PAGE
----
Sticky Toffee Pudding is one of those desserts that has been on my to bake list FOREVERRRRRRR. It’s in good company with things like Panettone, king cake, surprise inside cake, and sweet potato pie, among others.
When you bake and cook a lot, the list is inevitable because trends are always shifting and with them new desserts with different flavor combinations are always being created. Also as I bake more and my skill increases, I want to try more challenging recipes to continue pushing myself as a baker and learning about the craft.
Sometimes, though, it’s easy to rely on old favorites. To make cookies and classic cakes over and over instead of making something that pushes the boundaries of a comfort zones and therefore might not turn out. It’s a fine line to walk, and one I’m not always great at.
But I finally made sticky toffee pudding. For Mom’s birthday. Ad I primal-fied it. Which just means it’s paleo except I did use organic heavy cream in the sauce because we do consume dairy in our house quite a bit and I felt it would make a far superior sauce to any alternatives.
And I was right about the sauce as well as the decision to finally make sticky toffee pudding, especially for Mom’s birthday.
Dates are one of the primary ingredients here and the cake has that earthy sweet flavor with that natural date stickiness. It’s rich and dense and almost impossibly moist. Then when you add the rich sauce that’s kind of like caramel but dare I say better, it’s the ultimate comforting cake.
It screams Christmas, winter birthday, dreary Thursday, whatever. Just make this cake, and if you’re feeling extra decadent, add a scoop of ice cream.Print
2 cinnamon sticks
18 large medjool dates, pitted
½ cup very hot water
¼ cup very hot coffee
1 teaspoon baking soda
5 tablespoons organic pure vegetable shortening
2 tablespoons pure maple syrup
¼ cup maple sugar
2 large eggs
1 cup plus 2 tablespoons paleo flour blend
2 teaspoons baking powder
1 teaspoon pure vanilla extract
2 teaspoons espresso powder
¼ cup organic pure vegetable shortening
¼ cup coconut oil
¾ cup maple sugar
1 tablespoon pure maple syrup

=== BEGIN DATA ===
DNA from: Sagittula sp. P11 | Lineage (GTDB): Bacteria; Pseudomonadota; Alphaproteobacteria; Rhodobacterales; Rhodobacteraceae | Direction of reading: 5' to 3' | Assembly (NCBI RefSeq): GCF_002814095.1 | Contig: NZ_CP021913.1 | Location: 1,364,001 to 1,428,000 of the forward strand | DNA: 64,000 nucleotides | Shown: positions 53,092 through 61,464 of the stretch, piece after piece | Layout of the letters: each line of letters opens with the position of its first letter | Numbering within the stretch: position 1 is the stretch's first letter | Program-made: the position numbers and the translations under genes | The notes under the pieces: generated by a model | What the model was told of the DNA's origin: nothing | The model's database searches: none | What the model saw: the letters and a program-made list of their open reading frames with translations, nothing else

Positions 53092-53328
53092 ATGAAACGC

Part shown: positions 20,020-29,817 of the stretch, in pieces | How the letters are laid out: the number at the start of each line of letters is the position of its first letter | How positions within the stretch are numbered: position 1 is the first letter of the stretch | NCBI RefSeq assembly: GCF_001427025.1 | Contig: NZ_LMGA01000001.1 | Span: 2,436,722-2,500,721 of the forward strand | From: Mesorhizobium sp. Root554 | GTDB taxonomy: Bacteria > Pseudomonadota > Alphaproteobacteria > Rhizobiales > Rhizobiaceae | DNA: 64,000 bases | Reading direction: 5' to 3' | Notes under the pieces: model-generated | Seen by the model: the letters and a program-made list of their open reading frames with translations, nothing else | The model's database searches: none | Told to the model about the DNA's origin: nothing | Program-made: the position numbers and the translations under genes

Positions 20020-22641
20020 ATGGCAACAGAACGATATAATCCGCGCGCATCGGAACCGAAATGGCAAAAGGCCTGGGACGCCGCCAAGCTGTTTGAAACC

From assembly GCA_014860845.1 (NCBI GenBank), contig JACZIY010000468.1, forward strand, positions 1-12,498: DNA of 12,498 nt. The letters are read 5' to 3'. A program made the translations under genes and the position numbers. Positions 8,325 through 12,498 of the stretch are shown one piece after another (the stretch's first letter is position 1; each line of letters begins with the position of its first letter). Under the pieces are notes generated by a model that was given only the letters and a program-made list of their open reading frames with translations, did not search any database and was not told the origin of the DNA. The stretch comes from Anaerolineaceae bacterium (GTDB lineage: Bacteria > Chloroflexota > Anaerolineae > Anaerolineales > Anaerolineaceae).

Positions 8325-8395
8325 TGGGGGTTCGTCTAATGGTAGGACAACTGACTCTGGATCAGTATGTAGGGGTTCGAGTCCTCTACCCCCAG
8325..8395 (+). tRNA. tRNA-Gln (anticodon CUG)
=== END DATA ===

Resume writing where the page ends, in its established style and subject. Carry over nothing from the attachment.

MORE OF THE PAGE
¾ cup organic heavy cream
1 teaspoon pure vanilla extract
½ teaspoon flaky sea salt
Make the cake. Preheat oven to 350 degrees F. Oil an 8 or 9 inch square pan. Place the dates and cinnamon sticks in a heatproof bowl. Top with hot water and coffee. Sprinkle with baking soda and allow to soak for 10 minutes.
In a large bowl, cream shortening, maple syrup, and sugar until well combined. Beat in the eggs one at a time, followed by the flour and baking powder. Squish the dates with your hands as you place them into the batter, a few larger pieces are okay. Discard the cinnamon sticks. Once all the dates have been added, stir them in along with the rest of the soaking liquid and the vanilla.
Spread into the prepared pan and bake about 35 minutes, until a toothpick inserted in the center comes out clean or with a few moist crumbs.
While the cake bakes, make the sauce. In a medium saucepan stir together the espresso powder, shortening, oil, sugar, and syrup over medium low heat. Once everything is melted, the mixture may seem quite separated. Slowly stir in the cream while keeping the pan over the heat, and it should come together. Allow the mixture to come to a boil and bubble away for 5 minutes. Remove from the heat and stir in the vanilla and salt.
When the cake comes out of the oven, poke it all over with a toothpick and top with about half the sauce, making sure it covers every millimeter of the cake. Allow the cake to soak up the syrup for at least 30 minutes. Serve with additional sauce. Cake may be stored at room temperature in an airtight container for up to 4 days or frozen, wrapped in parchment and foil and placed in a zipper bag for up to 3 months. Thaw in the microwave about 1 minute. Store leftover sauce in an airtight container in the refrigerator for up to 1 week. Reheat in the microwave, keeping a watchful eye so it doesn’t bubble over.
Recipe adapted from Nigella Lawson
- Prep Time: 20
- Cook Time: 40